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Nortel acknowledges talks with outside vendors

Though still trying to emerge from bankruptcy protection whole, Nortel says it is negotiating with 'external parties' for possible business unit sales

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Nortel Networks today revealed it is in negotiations over the possible sale of some of its business units, while it navigates Chapter 11 bankruptcy. The vendor has made no final decisions and did name the specific business units or interested buyers, but the company said it is still in the process of separate its core product divisions into standalone companies, so it can then decide the fate of each individually.

"Nortel has rich resources, leading-edge know-how and a deep talent base, and it is our responsibility to preserve this value," Nortel president and CEO Mike Zafirovski said in Nortelís first-quarter earnings statement, released this morning. "These are the key considerations in our decision-making process, and work is well underway to evaluate the ultimate path forward for our businesses.

"Discussions are taking place with various external parties, however, decisions have not been taken and we continue to evaluate our restructuring alternatives.  To provide maximum flexibility we are also taking the appropriate steps to complete the move to standalone businesses."

Specifically Nortel aims to separate its Carrier Networks, Metro Ethernet Networks (MEN) and Enterprise Solutions groups, as well as its international joint venture with LG Electronics, into standalone divisions. To facilitate that new structure, Nortel is decentralizing carrier sales and global operations functions in the coming weeks so each business unit will have its own dedicated sales and operations. But Nortel is consolidating its shared-services organization under Nortel Business Services, in an effort to streamline financial, corporate and support functions across the distinct divisions.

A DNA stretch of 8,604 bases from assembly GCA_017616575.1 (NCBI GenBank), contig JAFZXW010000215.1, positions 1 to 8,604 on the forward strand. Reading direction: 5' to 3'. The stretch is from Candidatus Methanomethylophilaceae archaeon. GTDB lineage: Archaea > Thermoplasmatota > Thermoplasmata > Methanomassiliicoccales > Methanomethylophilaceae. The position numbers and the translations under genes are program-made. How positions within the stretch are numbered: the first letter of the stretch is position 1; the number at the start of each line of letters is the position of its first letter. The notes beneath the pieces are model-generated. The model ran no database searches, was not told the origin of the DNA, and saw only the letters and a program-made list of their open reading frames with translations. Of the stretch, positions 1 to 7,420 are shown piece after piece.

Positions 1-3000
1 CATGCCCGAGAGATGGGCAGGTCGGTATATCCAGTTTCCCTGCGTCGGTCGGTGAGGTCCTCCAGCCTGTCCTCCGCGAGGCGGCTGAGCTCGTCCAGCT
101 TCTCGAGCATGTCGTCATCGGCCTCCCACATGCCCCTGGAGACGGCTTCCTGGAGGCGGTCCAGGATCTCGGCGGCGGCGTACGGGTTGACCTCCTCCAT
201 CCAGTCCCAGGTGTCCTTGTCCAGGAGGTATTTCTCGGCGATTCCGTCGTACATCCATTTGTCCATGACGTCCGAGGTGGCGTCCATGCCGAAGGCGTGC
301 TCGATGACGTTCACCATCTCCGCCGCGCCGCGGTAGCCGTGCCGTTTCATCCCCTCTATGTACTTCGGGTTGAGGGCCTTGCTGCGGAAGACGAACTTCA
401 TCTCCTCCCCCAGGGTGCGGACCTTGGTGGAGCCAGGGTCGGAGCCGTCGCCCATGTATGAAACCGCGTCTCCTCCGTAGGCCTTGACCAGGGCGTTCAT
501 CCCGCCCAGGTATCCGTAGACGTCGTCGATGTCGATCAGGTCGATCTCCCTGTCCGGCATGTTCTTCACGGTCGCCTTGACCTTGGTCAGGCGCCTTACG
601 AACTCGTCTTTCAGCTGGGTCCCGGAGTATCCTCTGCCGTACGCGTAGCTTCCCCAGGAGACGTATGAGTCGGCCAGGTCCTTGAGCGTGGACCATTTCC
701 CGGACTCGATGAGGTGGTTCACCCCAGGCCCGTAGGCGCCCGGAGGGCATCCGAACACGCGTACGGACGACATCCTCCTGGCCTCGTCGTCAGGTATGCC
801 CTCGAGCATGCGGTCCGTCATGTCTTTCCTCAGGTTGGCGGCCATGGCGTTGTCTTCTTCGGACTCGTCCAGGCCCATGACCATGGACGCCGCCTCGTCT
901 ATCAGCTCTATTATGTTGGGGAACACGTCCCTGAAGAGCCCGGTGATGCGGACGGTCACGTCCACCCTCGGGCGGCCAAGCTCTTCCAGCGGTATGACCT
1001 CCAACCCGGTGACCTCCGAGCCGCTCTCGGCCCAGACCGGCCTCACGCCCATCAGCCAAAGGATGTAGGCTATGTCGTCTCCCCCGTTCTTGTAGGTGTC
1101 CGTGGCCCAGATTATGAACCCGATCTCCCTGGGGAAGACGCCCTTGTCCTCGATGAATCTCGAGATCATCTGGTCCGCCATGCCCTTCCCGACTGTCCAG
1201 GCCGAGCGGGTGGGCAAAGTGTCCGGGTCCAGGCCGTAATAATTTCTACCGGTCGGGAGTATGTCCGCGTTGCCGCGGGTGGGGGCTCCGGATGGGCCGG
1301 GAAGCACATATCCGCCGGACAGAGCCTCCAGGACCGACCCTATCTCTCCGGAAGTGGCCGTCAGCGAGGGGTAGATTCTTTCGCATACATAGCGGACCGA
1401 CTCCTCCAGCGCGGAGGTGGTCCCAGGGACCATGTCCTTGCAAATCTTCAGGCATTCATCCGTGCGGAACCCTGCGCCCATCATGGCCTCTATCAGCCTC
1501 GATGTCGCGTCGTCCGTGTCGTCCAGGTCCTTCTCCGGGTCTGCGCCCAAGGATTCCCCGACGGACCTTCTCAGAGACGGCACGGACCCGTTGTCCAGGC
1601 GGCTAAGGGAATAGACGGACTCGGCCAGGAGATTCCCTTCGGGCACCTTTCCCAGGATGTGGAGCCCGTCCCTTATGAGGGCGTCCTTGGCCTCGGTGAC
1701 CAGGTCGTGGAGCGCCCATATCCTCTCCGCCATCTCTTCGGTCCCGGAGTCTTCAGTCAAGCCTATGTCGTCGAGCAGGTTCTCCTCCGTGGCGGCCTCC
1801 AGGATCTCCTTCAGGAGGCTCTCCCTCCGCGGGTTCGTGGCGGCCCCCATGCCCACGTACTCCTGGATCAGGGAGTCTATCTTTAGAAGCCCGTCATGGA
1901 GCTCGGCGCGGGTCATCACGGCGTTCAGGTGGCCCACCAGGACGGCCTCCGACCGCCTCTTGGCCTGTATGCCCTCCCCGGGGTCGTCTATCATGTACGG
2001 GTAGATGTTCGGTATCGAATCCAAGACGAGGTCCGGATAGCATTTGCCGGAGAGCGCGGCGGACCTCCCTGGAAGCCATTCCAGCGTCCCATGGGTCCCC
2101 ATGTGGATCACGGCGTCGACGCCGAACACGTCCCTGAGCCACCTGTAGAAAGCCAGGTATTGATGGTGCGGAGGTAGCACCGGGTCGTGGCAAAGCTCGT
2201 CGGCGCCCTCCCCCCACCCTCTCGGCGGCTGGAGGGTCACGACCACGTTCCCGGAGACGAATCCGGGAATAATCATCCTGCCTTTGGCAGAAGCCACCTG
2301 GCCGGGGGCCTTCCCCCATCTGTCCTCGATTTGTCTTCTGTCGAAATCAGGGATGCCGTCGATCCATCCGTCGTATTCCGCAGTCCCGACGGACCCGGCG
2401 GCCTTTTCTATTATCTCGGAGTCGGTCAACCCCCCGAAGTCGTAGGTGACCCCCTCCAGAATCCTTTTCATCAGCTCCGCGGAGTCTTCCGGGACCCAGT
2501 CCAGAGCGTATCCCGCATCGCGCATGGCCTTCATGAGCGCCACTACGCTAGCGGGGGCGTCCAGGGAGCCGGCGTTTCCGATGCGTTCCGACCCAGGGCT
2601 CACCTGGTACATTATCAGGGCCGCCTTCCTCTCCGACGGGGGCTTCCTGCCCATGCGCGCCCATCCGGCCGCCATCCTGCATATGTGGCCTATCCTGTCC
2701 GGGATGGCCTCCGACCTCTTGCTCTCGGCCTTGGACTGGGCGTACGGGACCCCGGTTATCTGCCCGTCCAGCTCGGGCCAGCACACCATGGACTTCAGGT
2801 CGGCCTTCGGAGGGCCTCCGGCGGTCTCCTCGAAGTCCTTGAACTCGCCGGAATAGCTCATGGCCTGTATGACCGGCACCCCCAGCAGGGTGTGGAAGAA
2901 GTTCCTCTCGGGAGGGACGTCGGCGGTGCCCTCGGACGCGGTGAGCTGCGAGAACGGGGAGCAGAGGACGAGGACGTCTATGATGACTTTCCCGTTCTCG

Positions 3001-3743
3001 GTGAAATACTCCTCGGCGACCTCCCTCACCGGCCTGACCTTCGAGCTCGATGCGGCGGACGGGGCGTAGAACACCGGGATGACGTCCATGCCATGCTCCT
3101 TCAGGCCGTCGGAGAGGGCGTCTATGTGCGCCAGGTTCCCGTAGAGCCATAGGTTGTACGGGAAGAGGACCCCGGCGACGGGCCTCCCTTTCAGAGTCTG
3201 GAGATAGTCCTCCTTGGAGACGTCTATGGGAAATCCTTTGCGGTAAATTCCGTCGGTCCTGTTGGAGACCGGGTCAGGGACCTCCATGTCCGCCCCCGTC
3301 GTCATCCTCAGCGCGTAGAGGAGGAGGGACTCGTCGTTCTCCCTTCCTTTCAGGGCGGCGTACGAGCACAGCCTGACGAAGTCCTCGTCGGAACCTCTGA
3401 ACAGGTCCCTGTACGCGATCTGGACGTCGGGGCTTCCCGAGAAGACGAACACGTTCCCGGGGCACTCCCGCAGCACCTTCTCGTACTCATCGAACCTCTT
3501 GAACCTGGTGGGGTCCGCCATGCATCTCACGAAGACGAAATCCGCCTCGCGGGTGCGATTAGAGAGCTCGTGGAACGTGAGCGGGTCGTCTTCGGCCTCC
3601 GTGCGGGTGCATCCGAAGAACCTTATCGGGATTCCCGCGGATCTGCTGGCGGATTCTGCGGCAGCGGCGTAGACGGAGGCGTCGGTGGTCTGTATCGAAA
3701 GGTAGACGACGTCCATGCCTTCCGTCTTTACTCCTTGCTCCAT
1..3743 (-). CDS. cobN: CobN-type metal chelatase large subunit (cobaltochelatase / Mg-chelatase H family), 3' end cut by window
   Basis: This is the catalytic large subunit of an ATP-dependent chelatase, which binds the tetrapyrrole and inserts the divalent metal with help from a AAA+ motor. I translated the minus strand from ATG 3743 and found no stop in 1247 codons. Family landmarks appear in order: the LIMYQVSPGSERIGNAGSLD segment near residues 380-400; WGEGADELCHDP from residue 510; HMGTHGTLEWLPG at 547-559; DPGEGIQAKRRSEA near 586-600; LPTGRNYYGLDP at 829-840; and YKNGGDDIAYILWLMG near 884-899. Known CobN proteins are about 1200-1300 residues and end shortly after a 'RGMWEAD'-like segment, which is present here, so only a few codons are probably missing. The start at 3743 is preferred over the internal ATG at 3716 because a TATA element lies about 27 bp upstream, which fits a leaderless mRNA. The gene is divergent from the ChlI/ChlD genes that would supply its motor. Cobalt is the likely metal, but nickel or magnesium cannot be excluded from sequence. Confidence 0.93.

"We have made the necessary structural decisions to give Nortel the ability to optimize value, and preserve innovation platforms and employment to the greatest extent possible," Zafirovski said in the statement. "Our businesses will have the opportunity to more effectively serve the discrete needs of their respective customers and market segments, while maintaining high customer service and network performance levels."

The possibility of a sale of one or most of Nortel business divisions still looms large, though Nortel has made no public comment on the growing number of news reports on interest from its competitors. Facing pressure from its creditors to divest key product groups or break itself up for sale, Nortel has hired Goldman Sachs to help find a buyer for its 50% stake in LG-Nortel, according to The Financial Times. While the vendor sold off much of its 3G portfolio to Alcatel-Lucent in 2006, Nortel has worked with LG via the venture on its 4G long-term evolution (LTE) product development. The Wall Street Journal has reported that Nokia Siemens Networks (NYSE:NOK, NYSE:SI) is directly bidding for major parts of Nortel Carrier Networks, including its 4G product line and research & development operations, while Avaya and Siemens (NYSE:SI) are bidding on Enterprise Solutions.

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© 2014 Penton Media Inc.

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